What is Transpersonal Therapy?

While most psychotherapies focus on improving mental well being, transpersonal therapy focuses on a more holistic method.  In addition to focusing on mental health, it includes the physical, social, intellectual, emotional and creative needs of the individual with a focus on the client's spiritual health and healing. Honesty, open mindedness and self awareness from the client and the therapist is important for facilitation of healing and growth.

Transpersonal therapy recognises the “status of the human condition in the societal context and works to alleviate existential suffering and disease of the spiritual dimension” Leight (2001:75)  “The main focus of transpersonal social work is to facilitate development of the spiritual dimension of individuals through this development thus enabling spiritual maturity and higher states of consciousness to evolve.”  Cowley & Derezotes, 1994, Washburg, 1988.

When is Transpersonal therapy used

It is used to treat depression, phobias, addictions, depression and other issues.  Individuals whom are ready to explore their spiritual side, wanting to become spiritually aware, looking for a spiritual path or if one is struggling to find meaning in their life may find this type of therapy useful.

What to expect

Meditation, guided visualisation, dream interpretation, music, journalling, mindfulness as well as other techniques that can assist the client to explore his or her spiritual side of their personality to create meaning in their life.  The therapist will guide, help the client build and augment their already innate strengths and resources to create a more balance life and improve their state of mind.

How does it works

Transpersonal therapy is a method of holistic healing that evolved from the humanistic work of Abraham Maslow in the 1960's.  It includes traditional spiritual rituals into modern psychology and highlights positive influences and role models rather than focusing on negative experiences. Humans are believed to be more than a body and a mind but they are also made of intangible or transcendent factors that make up the entire person. Your mind and body sometimes needs professional treatment, so does your spirit.  A Transpersonal therapist may use a variety of different spiritual practices as a method to assist the client explore various levels of consciousness and spirituality to guide the client through their challenges.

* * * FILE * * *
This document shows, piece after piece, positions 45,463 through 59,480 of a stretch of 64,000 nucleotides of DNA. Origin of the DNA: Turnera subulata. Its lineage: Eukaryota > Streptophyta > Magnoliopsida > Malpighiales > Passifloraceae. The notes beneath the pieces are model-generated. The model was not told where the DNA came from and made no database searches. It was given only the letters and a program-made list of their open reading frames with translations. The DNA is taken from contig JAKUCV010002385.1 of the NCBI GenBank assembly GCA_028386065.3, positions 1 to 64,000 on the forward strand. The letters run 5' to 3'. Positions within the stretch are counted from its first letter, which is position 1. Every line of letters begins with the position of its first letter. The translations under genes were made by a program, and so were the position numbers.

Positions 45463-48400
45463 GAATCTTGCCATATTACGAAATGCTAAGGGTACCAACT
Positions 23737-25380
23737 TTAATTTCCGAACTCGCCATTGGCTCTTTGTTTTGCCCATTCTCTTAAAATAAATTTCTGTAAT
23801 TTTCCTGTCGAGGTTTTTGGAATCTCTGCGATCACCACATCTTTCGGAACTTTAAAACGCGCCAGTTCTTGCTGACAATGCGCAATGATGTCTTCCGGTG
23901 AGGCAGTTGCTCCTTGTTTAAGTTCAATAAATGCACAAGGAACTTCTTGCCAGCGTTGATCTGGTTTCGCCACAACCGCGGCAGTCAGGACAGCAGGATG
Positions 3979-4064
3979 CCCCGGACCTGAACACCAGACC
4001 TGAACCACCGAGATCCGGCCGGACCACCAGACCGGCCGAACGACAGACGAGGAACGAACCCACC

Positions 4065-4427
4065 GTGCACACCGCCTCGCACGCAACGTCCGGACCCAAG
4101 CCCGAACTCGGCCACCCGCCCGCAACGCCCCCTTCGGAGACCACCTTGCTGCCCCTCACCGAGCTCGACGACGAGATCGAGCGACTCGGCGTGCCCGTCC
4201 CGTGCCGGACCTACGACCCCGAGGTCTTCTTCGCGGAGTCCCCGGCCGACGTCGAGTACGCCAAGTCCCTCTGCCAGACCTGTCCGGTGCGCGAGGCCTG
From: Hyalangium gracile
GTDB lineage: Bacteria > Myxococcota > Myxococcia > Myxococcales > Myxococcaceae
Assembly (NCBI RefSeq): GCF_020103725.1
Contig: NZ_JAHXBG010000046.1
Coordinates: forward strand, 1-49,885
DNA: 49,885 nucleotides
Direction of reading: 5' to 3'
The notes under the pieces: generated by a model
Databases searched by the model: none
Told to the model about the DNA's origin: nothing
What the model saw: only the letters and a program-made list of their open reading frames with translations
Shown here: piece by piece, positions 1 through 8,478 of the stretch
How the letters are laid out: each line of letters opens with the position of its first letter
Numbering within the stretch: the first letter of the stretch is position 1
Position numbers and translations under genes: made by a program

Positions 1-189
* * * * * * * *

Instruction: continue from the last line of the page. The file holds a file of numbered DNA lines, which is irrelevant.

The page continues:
What to look for in a Transpersonal therapist

Search for an experienced and licensed mental health professional such as a social worker, psychologist or counselor with additional qualification in holistic healing. It is very important the person is genuinely qualified and registered with a governing body and has a license number to practice.

I speak English, Brazilian Portuguese, Hebrew and understand Spanish.


Types of Transpersonal experiences

Death related experiences: Consists of near-death experiences, death-bed experiences and experiences in which people see and meet with their deceased loved ones (Ring, 1984;  Canda & Furman, 1999)

Encounter Experiences: Experiences of observing and sometimes interacting with apparitions and alien beings.  Includes encounters with UFOs, angels, religious figures and other anomalous phenomena. (White, 1998)

Exceptional Normal Experiences (EHEs) : The following are considered rare. For example, tears, goose bumps, a crisis of identity and feeling, 'wonder struck' (White, 1998:134)

Mystical: Also known as 'peak experiences' (Maslow, 1970) or 'flow experiences'(Csikszentmihalyi, in White, 1998:132).  When occurring in non religious context ie. Spiritual awakening manifesting in overwhelming feelings of happiness or joy that fills the individual with deep sense of peace and security (Bloonfield, 1980)

Psychic Experiences:  Forms of extrasensory perception (ESP), clairvoyance, telepathy, precognition and telekinesis.  They provide an understanding that humans literally may not be separated from others, especially from those with whom we are intimate, by distance or time (White, 1998).

Other: Out of body experiences (Lukoff & Lu, 1988, Tart, 1967, Tart, 1968, Tart, 1995;  Wond & McKeen, 1980). Oness with the universe or ultimate reality; remembrance of past incarnations (Canda & Furman, 1999).


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